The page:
Speed camera revenues are expected to be dramatically lower, in part because cameras at New Hampshire and Carroll will be affected by the bridge projects. In addition, the budget factors in no new revenue from the 'safe speed' zones approved by Council for University and the northern reach of New Hampshire. This may be overly conservative. A different way to approach it would be to assume that these two cameras would be active for 50% of the fiscal year and would earn revenue equal to the lowest revenue camera in the city.
Property valuation throughout the city decreased by $72 million (3.6%) which, if the tax rate is left the same, will result in a decrease of $276,000 in property tax revenue from last year. No increase in the city's property tax rate is proposed in the draft budget so the City's taxation of residents is not proposed to increase but that doesn't mean that the County might not increase the tax rate for the County budget (over which we have no control).
In FY13, Council planned to begin the year with $8.43 million in the general fund and end with $8.9 million. Instead, we expect to end FY13 with $10.6 million. This is the $1.6 million 'surplus' that you remember from earlier council discussion and my updates. Former Councilmember Snipper often raised questions about how much General fund balance we need to carry from year to year. The current draft budget proposes ending our year with an $8.7 million balance. I believe that would be unfair to you, with whom we discussed and generally agreed we should provide some form of rebate based on that surplus. We found out that we cannot provide a rebate (a state Attorney General opinion I provided a few months ago) but we could lower the tax rate. One option would be to lower the tax rate so that we end up with a General Fund balance where we began FY13 - i.e. $8.32 million. That would allow us to provide property tax relief of approximately $410,000.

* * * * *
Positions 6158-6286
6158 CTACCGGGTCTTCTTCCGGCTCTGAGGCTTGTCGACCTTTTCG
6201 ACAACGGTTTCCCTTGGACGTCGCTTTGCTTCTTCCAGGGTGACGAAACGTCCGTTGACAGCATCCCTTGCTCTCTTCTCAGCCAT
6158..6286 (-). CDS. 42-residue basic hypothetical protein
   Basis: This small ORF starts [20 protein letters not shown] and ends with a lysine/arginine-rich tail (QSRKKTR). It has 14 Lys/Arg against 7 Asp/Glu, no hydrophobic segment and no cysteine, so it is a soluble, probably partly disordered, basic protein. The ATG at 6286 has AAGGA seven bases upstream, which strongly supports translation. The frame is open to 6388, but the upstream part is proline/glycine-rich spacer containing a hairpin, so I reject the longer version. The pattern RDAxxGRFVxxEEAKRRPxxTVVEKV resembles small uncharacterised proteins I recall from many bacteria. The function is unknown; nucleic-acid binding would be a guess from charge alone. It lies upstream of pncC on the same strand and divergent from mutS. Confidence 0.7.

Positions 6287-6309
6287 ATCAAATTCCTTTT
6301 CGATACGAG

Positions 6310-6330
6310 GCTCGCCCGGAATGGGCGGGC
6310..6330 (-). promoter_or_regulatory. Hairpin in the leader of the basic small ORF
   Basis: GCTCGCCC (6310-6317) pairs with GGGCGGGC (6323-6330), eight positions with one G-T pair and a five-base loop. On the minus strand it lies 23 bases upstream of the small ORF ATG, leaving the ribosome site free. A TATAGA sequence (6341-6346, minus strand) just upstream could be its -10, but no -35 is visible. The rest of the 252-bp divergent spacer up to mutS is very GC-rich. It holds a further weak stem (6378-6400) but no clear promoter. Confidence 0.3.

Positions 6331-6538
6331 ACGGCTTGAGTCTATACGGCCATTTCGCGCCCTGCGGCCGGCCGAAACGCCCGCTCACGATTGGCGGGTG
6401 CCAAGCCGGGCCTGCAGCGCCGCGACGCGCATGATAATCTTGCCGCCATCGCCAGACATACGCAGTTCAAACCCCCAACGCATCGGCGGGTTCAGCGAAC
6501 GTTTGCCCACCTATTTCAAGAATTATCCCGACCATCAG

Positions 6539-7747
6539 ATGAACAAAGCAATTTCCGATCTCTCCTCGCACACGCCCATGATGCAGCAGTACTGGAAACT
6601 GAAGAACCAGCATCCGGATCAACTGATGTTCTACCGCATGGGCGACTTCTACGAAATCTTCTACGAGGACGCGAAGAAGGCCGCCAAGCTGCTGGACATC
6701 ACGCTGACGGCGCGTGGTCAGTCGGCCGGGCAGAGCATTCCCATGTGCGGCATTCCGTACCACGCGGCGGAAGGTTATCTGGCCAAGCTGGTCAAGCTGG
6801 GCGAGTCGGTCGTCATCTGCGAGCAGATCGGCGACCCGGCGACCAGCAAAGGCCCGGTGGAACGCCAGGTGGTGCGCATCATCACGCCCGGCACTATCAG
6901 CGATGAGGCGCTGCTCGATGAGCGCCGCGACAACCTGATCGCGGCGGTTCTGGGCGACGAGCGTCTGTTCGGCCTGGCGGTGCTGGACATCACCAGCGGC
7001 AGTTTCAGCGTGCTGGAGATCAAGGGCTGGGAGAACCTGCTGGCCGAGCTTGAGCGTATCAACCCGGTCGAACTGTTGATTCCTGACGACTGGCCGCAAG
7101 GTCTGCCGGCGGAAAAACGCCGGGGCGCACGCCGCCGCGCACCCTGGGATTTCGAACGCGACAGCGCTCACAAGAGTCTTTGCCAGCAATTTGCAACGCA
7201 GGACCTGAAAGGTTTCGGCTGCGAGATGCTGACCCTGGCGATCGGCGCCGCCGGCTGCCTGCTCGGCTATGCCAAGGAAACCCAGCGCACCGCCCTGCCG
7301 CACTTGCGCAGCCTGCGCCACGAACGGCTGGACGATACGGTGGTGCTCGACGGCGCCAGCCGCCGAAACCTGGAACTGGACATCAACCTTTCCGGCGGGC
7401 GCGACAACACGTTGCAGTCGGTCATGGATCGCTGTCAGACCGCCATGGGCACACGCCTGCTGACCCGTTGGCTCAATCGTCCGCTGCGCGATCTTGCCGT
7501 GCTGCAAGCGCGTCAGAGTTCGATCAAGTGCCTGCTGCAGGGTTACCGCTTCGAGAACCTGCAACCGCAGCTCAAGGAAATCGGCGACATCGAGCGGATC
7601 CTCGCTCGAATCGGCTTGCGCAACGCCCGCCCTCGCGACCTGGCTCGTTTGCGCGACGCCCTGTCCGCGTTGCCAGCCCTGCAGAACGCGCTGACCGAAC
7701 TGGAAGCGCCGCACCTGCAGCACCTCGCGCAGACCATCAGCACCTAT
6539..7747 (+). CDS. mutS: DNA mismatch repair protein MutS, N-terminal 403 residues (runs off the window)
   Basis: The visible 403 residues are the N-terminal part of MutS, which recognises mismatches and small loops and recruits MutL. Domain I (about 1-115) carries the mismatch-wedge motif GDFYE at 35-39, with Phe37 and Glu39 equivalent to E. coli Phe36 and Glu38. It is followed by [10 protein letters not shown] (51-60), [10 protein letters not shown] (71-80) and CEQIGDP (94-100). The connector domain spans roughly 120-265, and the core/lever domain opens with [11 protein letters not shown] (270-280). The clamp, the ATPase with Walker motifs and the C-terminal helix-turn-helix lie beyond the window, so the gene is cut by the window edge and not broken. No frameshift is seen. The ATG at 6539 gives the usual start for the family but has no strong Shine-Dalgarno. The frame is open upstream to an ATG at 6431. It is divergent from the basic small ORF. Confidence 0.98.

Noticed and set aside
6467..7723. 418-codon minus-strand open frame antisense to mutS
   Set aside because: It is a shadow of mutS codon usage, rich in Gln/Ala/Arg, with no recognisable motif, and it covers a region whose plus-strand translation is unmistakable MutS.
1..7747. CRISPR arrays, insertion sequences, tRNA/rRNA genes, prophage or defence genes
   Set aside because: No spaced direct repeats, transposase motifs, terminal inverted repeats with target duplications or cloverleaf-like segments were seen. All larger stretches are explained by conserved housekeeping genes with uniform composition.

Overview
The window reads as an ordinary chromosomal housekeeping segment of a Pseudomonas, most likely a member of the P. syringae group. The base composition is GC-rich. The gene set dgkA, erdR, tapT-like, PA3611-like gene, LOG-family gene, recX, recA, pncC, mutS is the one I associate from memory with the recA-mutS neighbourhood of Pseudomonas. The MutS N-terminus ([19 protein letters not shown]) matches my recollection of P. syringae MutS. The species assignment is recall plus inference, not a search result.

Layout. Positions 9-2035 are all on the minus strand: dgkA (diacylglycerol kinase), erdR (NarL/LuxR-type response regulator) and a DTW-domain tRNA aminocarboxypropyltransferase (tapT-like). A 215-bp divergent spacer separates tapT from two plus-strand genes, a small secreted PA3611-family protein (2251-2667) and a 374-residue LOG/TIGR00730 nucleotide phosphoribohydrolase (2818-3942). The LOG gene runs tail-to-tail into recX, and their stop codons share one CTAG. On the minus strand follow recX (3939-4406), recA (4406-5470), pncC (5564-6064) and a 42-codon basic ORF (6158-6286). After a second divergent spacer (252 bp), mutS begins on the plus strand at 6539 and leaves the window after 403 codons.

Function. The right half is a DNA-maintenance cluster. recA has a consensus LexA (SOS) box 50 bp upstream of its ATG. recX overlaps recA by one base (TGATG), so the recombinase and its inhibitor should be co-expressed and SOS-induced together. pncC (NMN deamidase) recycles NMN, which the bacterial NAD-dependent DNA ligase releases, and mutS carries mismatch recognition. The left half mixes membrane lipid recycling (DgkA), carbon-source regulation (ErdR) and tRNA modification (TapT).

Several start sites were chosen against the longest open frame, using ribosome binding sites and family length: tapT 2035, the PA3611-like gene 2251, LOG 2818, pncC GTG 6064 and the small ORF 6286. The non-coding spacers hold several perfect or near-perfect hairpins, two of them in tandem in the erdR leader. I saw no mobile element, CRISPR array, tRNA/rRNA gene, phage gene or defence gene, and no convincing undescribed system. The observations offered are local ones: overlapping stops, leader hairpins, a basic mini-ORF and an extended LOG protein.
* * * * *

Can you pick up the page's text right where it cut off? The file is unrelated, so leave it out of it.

Related to the above, the draft budget proposes putting $1.3 million into an equipment replacement reserve (for example, a rainy day fund to use to replace police cars, or trash trucks, etc.) Doing so would grow the expected balance of this fund by approximately $600,000. By putting a smaller amount into that reserve, we could potential put more money into paying down remaining city debt, reducing unfunded pension liabilities or providing more property tax relief or for other purposes.
Many residents have spoken to Council about sustainability initiative over the last few years. Rather than seeing an increase in the sustainability budget in the year when we will have a sustainability action plan from our consultant, Brendle Group, the budget proposes to drop sustainability support to $190,000. I do not support this.
The budget includes slightly increased funding for grants, continued support for home repair assistance for lower income residents, property tax relief assistance for lower income residents, support for festivals, July 4th celebration, Crossroads Community Food Network, and $100,000 of additional pension fund contributions to reduce our pension liabilities.
The current draft and many past budget documents can be found on this page. Comments to me and your testimony on Monday would be extremely welcome.